A refusal doesn't necessarily mean the end of your project
Study the reasons for refusal that are set out on the decision notice. If you need clarification as to what they mean contact the Local Planning Authority.
Amend your proposal to address the reasons for refusal, contact the Local Planning Authority to see if your amendments will satisfy their concerns and if they do, it would then be preferable to submit an amended application.
If you are unable to amend your proposal to overcome the reasons for refusal you have the right to appeal to the Secretary of State through the Planning Inspectorate. Details of how to appeal will have been provided to you by the Local Planning Authority with the decision notice. Alternatively you can access the information you need from the Planning Inspectorate website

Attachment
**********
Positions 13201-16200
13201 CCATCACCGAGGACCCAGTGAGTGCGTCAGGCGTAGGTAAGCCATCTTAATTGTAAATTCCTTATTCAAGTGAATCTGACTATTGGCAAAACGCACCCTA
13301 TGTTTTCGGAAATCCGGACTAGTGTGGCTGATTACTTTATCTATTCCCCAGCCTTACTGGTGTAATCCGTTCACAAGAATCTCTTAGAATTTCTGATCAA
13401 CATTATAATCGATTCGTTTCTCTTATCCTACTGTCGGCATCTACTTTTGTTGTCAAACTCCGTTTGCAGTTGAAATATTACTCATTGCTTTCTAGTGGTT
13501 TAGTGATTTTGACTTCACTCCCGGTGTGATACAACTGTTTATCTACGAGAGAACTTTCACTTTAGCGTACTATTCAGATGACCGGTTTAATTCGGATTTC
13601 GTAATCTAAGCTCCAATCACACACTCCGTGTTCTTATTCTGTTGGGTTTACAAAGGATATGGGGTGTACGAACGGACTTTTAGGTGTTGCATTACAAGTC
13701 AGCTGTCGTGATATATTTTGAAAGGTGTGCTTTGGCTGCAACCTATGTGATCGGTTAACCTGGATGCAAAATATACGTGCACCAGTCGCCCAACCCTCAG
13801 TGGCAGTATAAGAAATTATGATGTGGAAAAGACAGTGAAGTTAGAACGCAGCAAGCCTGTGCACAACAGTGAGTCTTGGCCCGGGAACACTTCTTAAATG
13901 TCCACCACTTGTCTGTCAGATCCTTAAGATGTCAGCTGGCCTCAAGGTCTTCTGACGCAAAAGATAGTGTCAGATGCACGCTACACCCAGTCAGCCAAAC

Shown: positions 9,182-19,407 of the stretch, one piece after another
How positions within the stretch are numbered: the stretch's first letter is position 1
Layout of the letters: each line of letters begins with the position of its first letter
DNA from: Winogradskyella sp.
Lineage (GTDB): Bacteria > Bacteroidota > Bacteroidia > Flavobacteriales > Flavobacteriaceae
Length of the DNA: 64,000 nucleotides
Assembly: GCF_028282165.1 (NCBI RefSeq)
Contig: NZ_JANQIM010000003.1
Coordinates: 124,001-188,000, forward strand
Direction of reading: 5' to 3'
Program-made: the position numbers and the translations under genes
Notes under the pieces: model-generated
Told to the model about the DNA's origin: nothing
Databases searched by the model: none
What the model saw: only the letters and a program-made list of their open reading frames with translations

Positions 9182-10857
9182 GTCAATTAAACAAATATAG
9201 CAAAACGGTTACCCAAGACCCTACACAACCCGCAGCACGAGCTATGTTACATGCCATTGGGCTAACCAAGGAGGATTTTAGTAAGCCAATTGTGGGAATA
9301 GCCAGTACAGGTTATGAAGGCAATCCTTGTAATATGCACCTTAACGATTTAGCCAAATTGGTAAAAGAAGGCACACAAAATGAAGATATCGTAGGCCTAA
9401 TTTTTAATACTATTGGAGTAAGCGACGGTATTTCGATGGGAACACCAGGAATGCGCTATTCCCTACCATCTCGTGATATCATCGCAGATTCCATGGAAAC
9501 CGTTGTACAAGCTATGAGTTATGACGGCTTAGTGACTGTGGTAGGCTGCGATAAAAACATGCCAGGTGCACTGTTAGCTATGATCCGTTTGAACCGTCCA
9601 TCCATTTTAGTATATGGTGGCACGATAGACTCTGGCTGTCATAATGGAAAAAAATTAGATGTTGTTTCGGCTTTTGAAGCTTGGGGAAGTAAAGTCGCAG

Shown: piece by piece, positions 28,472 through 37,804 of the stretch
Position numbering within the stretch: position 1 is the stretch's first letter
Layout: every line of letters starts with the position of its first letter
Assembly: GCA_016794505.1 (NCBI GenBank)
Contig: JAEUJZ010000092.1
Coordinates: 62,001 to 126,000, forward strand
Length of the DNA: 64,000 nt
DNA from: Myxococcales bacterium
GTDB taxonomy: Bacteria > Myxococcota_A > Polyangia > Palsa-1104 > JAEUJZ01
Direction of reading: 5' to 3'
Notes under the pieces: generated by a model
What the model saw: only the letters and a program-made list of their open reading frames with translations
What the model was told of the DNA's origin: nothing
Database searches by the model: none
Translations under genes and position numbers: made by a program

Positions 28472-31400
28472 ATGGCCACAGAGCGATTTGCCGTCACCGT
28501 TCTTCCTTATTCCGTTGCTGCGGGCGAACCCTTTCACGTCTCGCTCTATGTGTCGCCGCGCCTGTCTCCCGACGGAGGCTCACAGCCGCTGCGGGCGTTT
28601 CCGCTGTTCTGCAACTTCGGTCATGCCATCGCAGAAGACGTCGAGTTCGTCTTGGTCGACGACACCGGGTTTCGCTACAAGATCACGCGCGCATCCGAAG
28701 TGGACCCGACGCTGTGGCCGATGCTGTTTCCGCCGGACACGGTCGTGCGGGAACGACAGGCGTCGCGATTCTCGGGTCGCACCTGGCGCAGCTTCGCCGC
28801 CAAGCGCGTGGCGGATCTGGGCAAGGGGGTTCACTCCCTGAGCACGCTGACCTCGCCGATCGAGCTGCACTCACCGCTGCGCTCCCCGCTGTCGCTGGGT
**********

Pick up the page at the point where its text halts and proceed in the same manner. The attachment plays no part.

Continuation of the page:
Only the applicant may appeal and you have to do this within 6 months of receiving your decision notice. The appeal process itself is free. Unlike the application process, there is no fee for submitting an appeal. However, you and the local planning authority normally have to pay your own expenses for your appeal, whether it is decided by the written procedure, a hearing or an inquiry.
If the appeal is to be decided by a hearing or an inquiry, you can ask the Inspector to order the local planning authority to pay all or some of your costs. The local planning authority can also ask for you to pay some or all of theirs.
The Inspector will only do this if the person applying can show that the other side behaved unreasonably, and put them to unnecessary or wasted expense.
Words: Phil Kirby, President of the Planning Officer's Society